Structural network alterations in focal and generalized epilepsy assessed in a worldwide ENIGMA study follow axes of epilepsy risk gene expression

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    AbstractEpilepsy is associated with genetic risk factors and cortico-subcortical network alterations, but associations between neurobiological mechanisms and macroscale connectomics remain unclear. This multisite ENIGMA-Epilepsy study examined whole-brain structural covariance networks in patients with epilepsy and related findings to postmortem epilepsy risk gene expression patterns. Brain network analysis included 578 adults with temporal lobe epilepsy (TLE), 288 adults with idiopathic generalized epilepsy (IGE), and 1328 healthy controls from 18 centres worldwide. Graph theoretical analysis of structural covariance networks revealed increased clustering and path length in orbitofrontal and temporal regions in TLE, suggesting a shift towards network regularization. Conversely, people with IGE showed decreased clustering and path length in fronto-temporo-parietal cortices, indicating a random network configuration. Syndrome-specific topological alterations reflected expression patterns of risk genes for hippocampal sclerosis in TLE and for generalized epilepsy in IGE. These imaging-transcriptomic signatures could potentially guide diagnosis or tailor therapeutic approaches to specific epilepsy syndromes.</jats:p

    Event-based modelling in temporal lobe epilepsy demonstrates progressive atrophy from cross-sectional data.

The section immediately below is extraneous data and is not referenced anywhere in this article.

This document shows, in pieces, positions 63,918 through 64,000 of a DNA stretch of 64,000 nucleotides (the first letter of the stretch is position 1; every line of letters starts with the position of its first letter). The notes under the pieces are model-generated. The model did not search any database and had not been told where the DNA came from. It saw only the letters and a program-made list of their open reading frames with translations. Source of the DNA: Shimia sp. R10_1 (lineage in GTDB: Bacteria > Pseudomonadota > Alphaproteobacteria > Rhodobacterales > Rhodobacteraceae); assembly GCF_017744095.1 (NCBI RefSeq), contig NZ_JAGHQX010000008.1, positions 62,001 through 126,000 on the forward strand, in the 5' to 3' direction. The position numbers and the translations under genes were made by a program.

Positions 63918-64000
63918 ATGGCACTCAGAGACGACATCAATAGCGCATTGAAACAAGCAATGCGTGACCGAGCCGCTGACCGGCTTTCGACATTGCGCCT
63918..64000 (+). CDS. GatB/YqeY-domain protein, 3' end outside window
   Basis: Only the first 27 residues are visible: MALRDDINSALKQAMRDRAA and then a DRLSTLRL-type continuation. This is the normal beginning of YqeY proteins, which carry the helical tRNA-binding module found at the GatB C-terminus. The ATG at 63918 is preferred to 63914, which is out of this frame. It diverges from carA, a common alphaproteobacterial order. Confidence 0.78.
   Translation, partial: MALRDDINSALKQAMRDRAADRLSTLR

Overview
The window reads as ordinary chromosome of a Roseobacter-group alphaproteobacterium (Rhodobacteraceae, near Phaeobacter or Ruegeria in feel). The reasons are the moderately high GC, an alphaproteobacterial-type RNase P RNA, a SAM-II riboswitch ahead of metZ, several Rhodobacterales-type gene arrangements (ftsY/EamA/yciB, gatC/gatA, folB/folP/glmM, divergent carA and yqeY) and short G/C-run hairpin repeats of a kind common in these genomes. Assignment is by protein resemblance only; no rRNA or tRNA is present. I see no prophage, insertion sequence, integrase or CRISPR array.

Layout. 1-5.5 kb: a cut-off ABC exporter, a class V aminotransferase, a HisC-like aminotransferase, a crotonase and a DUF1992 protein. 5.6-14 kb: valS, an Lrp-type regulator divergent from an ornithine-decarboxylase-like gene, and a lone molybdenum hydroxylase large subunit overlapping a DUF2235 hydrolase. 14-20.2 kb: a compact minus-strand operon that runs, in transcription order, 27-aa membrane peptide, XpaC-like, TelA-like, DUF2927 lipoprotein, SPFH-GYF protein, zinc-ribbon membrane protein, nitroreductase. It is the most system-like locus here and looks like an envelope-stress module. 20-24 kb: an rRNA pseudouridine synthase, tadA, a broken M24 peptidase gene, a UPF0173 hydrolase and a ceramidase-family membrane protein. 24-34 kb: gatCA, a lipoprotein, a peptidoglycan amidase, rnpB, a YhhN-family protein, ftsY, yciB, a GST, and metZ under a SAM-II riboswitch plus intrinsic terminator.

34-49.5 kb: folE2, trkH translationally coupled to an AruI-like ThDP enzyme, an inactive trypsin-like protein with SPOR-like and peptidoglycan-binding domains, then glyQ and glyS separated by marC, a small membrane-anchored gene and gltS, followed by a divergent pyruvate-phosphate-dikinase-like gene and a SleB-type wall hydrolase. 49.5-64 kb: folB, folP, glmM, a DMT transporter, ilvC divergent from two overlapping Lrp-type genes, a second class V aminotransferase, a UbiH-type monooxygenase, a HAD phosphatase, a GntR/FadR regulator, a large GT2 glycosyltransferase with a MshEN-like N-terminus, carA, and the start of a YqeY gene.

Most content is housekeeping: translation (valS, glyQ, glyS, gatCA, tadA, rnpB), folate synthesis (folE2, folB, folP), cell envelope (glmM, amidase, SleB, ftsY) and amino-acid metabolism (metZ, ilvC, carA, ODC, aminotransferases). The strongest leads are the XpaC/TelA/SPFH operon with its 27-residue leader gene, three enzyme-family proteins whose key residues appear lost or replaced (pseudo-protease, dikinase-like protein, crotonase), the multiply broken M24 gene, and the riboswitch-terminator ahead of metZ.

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    ObjectiveRecent work has shown that people with common epilepsies have characteristic patterns of cortical thinning, and that these changes may be progressive over time. Leveraging a large multi-centre cross-sectional cohort, we investigated whether regional morphometric changes occur in a sequential manner, and whether these changes in people with mesial temporal lobe epilepsy and hippocampal sclerosis (MTLE-HS) correlate with clinical features.MethodsWe extracted regional measures of cortical thickness, surface area and subcortical brain volumes from T1-weighted (T1W) MRI scans collected by the ENIGMA-Epilepsy consortium, comprising 804 people with MTLE-HS and 1,625¬†healthy controls from 25 centres. Features with a moderate case-control effect size (Cohen's d‚Č•0.5) were used to train an Event-Based Model (EBM), which estimates a sequence of disease-specific biomarker changes from cross-sectional data and assigns a biomarker-based fine-grained disease stage to individual patients. We tested for associations between EBM disease stage and duration of epilepsy, age of onset and anti-seizure medicine (ASM) resistance.ResultsIn MTLE-HS, decrease in ipsilateral hippocampal volume along with increased asymmetry in hippocampal volume was followed by reduced thickness in neocortical regions, reduction in ipsilateral thalamus volume and, finally, increase in ipsilateral lateral ventricle volume. EBM stage was correlated to duration of illness (Spearman's ŌĀ=0.293, p=7.03x10-16 ), age of onset (ŌĀ=-0.18, p=9.82x10-7 ) and ASM resistance (AUC=0.59, p=0.043, Mann-Whitney U test). However, associations were driven by cases assigned to EBM stage zero, which represents MTLE-HS with mild or non-detectable abnormality on T1W MRI.SignificanceFrom cross-sectional MRI, we reconstructed a disease progression model that highlights a sequence of MRI changes that aligns with previous longitudinal studies. This model could be used to stage MTLE-HS subjects in other cohorts and help establish connections between imaging-based progression staging and clinical features